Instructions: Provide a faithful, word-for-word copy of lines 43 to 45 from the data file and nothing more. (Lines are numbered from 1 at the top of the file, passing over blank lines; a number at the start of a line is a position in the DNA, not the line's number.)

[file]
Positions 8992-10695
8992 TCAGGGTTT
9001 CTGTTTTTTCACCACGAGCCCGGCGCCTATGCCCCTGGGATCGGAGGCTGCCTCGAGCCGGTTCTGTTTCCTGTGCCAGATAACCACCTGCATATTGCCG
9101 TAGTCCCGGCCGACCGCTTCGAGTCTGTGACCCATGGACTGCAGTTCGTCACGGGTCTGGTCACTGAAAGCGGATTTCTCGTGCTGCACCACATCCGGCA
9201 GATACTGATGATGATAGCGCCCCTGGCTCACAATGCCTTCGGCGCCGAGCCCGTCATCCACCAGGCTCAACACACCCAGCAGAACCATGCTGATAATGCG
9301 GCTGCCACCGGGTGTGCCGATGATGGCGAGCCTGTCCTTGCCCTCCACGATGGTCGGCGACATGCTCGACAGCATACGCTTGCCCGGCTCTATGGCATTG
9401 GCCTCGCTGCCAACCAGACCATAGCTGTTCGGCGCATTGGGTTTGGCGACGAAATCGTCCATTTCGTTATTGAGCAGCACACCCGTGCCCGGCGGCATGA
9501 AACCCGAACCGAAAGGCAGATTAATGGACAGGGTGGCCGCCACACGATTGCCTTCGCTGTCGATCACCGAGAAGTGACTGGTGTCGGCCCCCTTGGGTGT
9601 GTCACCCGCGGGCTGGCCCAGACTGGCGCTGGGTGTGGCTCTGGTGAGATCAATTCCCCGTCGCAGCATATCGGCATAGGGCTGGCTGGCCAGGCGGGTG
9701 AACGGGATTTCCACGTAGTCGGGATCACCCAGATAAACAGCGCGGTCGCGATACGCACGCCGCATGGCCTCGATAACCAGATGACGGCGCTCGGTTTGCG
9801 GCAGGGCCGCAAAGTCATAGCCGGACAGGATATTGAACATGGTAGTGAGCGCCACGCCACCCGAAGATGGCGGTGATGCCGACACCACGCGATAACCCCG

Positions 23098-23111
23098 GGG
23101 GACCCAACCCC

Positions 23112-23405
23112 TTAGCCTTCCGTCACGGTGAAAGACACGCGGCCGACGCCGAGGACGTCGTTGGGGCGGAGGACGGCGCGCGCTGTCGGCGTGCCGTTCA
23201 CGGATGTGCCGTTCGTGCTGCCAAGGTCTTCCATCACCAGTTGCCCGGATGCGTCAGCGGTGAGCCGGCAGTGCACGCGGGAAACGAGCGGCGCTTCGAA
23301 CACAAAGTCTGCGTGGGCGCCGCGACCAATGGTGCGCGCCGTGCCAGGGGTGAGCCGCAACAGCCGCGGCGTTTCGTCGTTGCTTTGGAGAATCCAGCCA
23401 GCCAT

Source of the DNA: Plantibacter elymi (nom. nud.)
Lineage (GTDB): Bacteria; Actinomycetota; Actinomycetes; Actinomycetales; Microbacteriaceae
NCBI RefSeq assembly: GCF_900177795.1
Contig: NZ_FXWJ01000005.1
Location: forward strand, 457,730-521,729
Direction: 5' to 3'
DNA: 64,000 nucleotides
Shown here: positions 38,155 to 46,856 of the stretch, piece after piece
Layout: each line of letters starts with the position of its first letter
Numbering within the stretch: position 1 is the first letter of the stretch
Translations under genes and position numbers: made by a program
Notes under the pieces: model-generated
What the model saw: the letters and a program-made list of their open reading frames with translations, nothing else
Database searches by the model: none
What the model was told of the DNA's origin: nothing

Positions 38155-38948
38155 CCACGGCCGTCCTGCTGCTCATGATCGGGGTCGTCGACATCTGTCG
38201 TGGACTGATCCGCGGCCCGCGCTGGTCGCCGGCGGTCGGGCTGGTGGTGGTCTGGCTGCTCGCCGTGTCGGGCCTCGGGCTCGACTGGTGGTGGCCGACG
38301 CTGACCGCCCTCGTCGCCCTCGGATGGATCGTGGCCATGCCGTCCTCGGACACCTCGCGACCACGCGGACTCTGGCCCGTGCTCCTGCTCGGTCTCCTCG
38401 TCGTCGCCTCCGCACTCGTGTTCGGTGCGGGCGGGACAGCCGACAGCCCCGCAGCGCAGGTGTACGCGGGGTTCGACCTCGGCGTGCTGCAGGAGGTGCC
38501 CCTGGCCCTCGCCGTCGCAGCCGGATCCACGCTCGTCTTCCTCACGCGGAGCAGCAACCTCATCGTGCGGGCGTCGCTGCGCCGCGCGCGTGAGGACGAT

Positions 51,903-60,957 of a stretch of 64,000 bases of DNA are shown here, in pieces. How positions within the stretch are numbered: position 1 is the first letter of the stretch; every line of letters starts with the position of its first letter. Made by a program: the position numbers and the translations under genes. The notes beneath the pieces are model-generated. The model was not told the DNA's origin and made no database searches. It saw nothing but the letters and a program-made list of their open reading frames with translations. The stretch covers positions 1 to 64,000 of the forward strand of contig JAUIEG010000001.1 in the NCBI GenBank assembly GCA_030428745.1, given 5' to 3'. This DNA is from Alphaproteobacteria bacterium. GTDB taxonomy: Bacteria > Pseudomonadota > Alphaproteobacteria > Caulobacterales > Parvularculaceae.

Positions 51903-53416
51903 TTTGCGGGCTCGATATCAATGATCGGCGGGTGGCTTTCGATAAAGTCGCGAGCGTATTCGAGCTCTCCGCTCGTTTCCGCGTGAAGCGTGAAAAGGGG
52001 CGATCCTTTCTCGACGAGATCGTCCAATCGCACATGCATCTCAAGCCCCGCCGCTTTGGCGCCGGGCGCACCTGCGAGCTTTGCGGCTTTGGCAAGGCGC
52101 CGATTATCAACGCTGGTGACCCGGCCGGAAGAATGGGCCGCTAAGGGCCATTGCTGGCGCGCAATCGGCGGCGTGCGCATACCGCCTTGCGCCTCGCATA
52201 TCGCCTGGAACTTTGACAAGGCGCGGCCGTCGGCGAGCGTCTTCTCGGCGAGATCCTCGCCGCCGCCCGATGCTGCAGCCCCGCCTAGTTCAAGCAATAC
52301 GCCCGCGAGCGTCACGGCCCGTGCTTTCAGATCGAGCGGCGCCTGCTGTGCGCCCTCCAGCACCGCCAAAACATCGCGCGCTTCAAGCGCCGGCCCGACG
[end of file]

51903 TTTGCGGGCTCGATATCAATGATCGGCGGGTGGCTTTCGATAAAGTCGCGAGCGTATTCGAGCTCTCCGCTCGTTTCCGCGTGAAGCGTGAAAAGGGG
52001 CGATCCTTTCTCGACGAGATCGTCCAATCGCACATGCATCTCAAGCCCCGCCGCTTTGGCGCCGGGCGCACCTGCGAGCTTTGCGGCTTTGGCAAGGCGC
52101 CGATTATCAACGCTGGTGACCCGGCCGGAAGAATGGGCCGCTAAGGGCCATTGCTGGCGCGCAATCGGCGGCGTGCGCATACCGCCTTGCGCCTCGCATA